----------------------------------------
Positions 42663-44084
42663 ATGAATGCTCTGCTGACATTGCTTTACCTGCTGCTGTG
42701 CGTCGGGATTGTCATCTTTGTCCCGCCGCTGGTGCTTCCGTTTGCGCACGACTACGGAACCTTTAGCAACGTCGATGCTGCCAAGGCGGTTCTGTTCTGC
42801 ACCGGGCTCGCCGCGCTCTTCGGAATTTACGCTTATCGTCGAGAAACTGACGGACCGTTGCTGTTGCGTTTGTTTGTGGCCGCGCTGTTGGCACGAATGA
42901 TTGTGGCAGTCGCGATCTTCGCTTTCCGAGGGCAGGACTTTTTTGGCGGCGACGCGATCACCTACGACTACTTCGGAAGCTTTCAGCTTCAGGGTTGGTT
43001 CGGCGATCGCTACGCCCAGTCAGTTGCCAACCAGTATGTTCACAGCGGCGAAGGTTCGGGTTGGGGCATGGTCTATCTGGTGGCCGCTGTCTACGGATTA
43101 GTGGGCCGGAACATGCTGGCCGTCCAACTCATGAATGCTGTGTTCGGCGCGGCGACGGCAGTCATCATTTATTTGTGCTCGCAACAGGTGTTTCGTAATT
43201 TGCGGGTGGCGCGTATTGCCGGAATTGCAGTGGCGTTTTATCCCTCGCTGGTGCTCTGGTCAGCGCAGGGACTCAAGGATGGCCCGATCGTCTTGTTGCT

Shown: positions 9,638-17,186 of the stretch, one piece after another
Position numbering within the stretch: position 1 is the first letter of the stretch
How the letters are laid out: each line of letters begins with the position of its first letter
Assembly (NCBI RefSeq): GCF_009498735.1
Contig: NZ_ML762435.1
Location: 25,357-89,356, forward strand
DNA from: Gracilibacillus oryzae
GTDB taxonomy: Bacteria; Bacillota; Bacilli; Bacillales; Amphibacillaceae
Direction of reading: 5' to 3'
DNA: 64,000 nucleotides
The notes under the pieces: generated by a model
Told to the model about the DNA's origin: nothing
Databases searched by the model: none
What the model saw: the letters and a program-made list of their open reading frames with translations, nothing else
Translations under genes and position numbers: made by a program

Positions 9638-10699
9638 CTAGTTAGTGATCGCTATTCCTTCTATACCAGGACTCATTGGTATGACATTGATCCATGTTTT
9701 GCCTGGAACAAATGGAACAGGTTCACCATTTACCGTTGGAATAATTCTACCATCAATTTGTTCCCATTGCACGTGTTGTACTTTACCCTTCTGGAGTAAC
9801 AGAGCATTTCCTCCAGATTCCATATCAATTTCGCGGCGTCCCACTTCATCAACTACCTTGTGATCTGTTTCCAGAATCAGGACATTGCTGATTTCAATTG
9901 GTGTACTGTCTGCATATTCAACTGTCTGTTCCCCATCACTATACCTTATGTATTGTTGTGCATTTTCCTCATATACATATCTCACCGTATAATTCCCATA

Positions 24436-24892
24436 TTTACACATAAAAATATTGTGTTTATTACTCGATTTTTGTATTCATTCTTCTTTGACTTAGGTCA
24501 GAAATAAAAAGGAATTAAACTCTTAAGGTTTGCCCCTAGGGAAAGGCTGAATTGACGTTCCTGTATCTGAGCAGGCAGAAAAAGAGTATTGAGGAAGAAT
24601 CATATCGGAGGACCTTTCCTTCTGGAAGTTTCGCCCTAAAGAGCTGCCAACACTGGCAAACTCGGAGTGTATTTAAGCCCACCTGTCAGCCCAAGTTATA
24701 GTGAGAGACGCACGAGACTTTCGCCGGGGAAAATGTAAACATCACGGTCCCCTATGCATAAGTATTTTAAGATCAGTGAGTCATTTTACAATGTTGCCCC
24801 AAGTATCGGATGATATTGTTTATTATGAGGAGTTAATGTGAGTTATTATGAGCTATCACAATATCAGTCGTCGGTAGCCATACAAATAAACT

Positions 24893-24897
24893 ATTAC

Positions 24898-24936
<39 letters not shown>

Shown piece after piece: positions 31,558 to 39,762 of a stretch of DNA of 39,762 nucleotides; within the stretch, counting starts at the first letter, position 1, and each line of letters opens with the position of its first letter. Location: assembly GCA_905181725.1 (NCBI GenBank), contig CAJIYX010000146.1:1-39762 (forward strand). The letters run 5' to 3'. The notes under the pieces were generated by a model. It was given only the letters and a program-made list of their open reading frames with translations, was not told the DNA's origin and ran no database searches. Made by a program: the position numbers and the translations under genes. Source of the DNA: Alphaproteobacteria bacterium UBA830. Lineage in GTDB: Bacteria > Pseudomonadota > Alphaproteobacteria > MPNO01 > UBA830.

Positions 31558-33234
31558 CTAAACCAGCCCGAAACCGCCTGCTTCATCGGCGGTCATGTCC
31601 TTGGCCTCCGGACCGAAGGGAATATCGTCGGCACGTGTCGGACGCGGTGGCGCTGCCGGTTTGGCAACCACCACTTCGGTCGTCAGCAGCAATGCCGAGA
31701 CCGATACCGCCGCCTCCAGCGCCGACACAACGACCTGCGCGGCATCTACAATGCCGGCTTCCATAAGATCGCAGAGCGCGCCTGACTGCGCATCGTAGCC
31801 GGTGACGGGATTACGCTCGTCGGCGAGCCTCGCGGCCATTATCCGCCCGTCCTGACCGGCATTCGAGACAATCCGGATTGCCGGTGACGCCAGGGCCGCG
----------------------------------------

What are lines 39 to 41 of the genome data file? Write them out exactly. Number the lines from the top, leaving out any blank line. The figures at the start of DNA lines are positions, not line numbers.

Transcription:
Shown piece after piece: positions 31,558 to 39,762 of a stretch of DNA of 39,762 nucleotides; within the stretch, counting starts at the first letter, position 1, and each line of letters opens with the position of its first letter. Location: assembly GCA_905181725.1 (NCBI GenBank), contig CAJIYX010000146.1:1-39762 (forward strand). The letters run 5' to 3'. The notes under the pieces were generated by a model. It was given only the letters and a program-made list of their open reading frames with translations, was not told the DNA's origin and ran no database searches. Made by a program: the position numbers and the translations under genes. Source of the DNA: Alphaproteobacteria bacterium UBA830. Lineage in GTDB: Bacteria > Pseudomonadota > Alphaproteobacteria > MPNO01 > UBA830.

Positions 31558-33234
31558 CTAAACCAGCCCGAAACCGCCTGCTTCATCGGCGGTCATGTCC